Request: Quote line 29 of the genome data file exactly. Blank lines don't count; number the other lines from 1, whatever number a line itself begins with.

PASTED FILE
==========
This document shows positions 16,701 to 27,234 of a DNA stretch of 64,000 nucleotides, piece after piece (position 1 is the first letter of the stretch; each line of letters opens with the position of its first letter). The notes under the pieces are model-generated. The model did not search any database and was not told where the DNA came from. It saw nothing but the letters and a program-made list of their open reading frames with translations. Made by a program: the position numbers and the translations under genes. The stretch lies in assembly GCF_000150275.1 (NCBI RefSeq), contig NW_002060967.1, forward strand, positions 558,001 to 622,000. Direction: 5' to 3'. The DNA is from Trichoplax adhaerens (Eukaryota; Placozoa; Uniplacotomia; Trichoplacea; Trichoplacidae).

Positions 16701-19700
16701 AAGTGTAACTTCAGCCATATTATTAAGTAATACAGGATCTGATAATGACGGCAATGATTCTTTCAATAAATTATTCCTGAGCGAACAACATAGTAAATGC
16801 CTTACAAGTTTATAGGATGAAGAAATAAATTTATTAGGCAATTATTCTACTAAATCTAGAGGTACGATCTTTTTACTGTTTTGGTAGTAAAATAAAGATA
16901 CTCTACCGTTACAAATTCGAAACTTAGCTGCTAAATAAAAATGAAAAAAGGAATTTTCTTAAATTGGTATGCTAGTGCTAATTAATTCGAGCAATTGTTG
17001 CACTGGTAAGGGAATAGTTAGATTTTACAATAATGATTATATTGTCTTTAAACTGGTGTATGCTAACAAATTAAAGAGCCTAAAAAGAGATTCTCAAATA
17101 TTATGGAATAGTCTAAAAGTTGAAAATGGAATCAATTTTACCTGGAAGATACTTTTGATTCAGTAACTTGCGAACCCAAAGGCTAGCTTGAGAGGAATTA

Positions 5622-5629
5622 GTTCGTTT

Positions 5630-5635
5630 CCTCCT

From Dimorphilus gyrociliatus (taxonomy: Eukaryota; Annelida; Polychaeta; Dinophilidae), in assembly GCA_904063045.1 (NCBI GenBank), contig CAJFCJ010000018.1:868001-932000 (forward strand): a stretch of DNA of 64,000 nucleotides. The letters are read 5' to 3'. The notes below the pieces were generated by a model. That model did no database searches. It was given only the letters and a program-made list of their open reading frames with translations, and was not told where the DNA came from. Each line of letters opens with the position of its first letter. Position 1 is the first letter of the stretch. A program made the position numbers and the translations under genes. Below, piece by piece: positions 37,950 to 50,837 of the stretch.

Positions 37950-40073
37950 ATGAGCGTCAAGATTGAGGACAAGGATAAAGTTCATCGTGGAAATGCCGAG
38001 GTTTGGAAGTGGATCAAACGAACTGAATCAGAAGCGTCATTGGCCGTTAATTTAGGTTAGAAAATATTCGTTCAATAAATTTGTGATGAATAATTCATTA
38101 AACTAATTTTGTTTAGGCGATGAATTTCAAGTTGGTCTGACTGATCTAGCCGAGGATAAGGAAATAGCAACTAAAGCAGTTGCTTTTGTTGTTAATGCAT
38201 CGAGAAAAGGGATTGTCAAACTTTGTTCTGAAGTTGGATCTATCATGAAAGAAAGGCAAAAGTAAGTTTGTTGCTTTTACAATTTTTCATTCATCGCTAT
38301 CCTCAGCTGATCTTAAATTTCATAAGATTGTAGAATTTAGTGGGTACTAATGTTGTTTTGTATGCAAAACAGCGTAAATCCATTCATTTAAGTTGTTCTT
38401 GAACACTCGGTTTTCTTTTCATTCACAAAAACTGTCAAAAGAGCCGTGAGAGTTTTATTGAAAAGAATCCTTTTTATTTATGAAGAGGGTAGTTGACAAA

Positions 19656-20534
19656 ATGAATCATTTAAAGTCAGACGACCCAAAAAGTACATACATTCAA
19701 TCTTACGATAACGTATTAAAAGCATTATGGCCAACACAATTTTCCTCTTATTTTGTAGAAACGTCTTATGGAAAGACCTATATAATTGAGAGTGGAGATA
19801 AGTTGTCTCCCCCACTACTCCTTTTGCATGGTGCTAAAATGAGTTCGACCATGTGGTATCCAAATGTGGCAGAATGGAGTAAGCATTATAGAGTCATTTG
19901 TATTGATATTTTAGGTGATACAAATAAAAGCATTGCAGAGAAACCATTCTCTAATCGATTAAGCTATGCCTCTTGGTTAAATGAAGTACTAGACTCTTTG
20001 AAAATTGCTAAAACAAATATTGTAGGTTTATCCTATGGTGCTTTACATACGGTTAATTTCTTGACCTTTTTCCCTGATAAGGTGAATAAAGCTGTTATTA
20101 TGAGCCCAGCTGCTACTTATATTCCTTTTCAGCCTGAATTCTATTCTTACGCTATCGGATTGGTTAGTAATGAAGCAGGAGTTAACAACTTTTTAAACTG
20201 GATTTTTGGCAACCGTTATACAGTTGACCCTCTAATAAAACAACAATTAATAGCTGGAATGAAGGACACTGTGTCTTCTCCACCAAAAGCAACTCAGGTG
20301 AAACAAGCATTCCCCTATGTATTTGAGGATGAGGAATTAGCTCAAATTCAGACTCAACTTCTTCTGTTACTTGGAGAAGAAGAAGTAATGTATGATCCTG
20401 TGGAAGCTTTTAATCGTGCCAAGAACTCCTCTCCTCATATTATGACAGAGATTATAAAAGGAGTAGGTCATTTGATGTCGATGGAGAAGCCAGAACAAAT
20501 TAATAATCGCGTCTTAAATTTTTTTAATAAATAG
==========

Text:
20401 TGGAAGCTTTTAATCGTGCCAAGAACTCCTCTCCTCATATTATGACAGAGATTATAAAAGGAGTAGGTCATTTGATGTCGATGGAGAAGCCAGAACAAAT